Unidentified Flying Raw (UFRaw)
is a plug-in and utility to read and manipulate raw images ...
The Unidentified Flying Raw (UFRaw) is a utility to read and manipulate raw images from digital cameras. It can be used on its own or as a Gimp plug-in. It reads raw images using Dave Coffin's raw conversion utility - DCRaw. UFRaw supports color management workflow based on Little CMS, allowing the user to apply ICC color profiles. For Nikon users UFRaw has the advantage that it can read the camera's tone curves. Even if you don't own a Nikon, you can still apply a Nikon curve to your images.
My guiding concept in the development of UFRaw is to give all the essential (and some non-essential) information and control over the raw conversion, with the hope that one could resolve all the exposure and white balance issues during the raw conversion. The obvious advantage is that one can make full use of the raw data. The provisional advantage is that this way we circumvent the current 8-bit limitation of the Gimp, as UFRaw does all manipulations in 16-bits.
There are some important features which are still missing in UFRaw:
* 100% Zooming.
* Embed EXIF data - UFRaw can save the EXIF data to JPEG output for a few supported formats. These formats include Canon (CRW, CR2), Nikon (NEF), Pentax (PEF), Samsung (PEF), Sony (SR2, ARW), Fuji (RAF) and Adobe's DNG. For information on how to save EXIF data for other formats you should use ExifTool by Phil Harvey as is explained.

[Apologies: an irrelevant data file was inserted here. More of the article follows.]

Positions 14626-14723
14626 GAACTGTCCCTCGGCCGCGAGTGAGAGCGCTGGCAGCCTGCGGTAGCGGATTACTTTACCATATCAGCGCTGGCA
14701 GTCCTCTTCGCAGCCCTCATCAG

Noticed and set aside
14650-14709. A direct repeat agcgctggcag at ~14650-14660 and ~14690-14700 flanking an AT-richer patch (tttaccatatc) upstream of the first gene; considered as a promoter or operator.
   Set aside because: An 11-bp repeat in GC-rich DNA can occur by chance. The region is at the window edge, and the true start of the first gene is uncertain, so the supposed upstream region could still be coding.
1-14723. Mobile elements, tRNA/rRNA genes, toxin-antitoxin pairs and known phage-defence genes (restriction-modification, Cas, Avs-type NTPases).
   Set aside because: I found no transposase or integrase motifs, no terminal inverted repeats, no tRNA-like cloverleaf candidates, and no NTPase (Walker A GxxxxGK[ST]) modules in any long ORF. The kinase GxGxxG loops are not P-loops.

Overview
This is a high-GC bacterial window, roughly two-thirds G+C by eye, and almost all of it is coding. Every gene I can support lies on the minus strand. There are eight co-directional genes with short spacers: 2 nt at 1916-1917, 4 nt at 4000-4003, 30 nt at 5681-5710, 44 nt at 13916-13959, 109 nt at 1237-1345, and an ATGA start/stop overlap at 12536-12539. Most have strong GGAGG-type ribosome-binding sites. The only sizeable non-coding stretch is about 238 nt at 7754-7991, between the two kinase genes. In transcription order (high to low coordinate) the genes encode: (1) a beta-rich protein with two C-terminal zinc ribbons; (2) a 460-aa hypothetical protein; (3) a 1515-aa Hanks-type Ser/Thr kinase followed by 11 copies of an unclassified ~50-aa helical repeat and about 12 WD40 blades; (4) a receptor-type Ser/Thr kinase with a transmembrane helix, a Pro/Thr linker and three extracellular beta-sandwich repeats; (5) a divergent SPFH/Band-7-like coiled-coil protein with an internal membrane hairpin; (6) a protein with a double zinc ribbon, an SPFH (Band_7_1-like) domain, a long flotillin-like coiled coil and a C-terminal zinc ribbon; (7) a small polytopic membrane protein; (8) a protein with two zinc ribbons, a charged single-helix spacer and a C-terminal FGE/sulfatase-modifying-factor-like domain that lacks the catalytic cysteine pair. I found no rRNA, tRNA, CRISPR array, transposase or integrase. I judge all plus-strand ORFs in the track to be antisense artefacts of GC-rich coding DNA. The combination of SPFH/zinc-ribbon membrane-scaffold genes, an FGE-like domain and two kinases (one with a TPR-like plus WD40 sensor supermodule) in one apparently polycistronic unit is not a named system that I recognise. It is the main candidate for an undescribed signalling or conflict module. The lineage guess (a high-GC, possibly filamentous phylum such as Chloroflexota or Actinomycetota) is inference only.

UFRaw was originally based on Dave Coffin's plug-in and Pawel Jochym's plug-in with live preview. Joseph Heled's RougePhoto is another Gimp plug-in with some interesting features.
UFRaw is licensed under the GNU General Public License. This means that it is free both as in free speech and as in free beer.
You are welcome to participate in UFRaw's Open Discussion Forum, browse and update the wiki page, file bug reports, or request new features (you should read UFRaw's MANIFEST before requesting new features). If you want to know when the next version of UFRaw will be released, you should subscribe to the ufraw-announce mailing list (very low volume). Release annoncements are also made at FreshMeat. And if you wish to experiment with UFRaw's latest source you can check it out from the CVS.
UFRaw is covered in Klaus Gölker's book GIMP 2 for Photographers: Image Editing with Open Source Software (or in the German version Fotobearbeitung und Bildgestaltung mit dem GIMP 2).
French speakers might want to check out the book Développer ses fichiers RAW by Volker Gilbert. The book has a chapter on the different raw processing software and UFRaw gets its own section.
There is also a French version of UFRaw's user manual.
Spanish speakers might be interested in the UFRaw tutorial in Spanish and a tutorial on getting better results from Ufraw and Gimp.
I would like to thank all the UFRaw users that contributed to its development by sending patches, finding bugs and making insightful suggestions. Special thanks go to Vlado Potisk for many valuable suggestions, Shawn Freeman for adding support for Nikon curves and the curve editor and Niels Kristian for active participation in the development. Thanks also go to all the translators.
Geek Level required: Moderately challenging ...http://ufraw.sourceforge.net/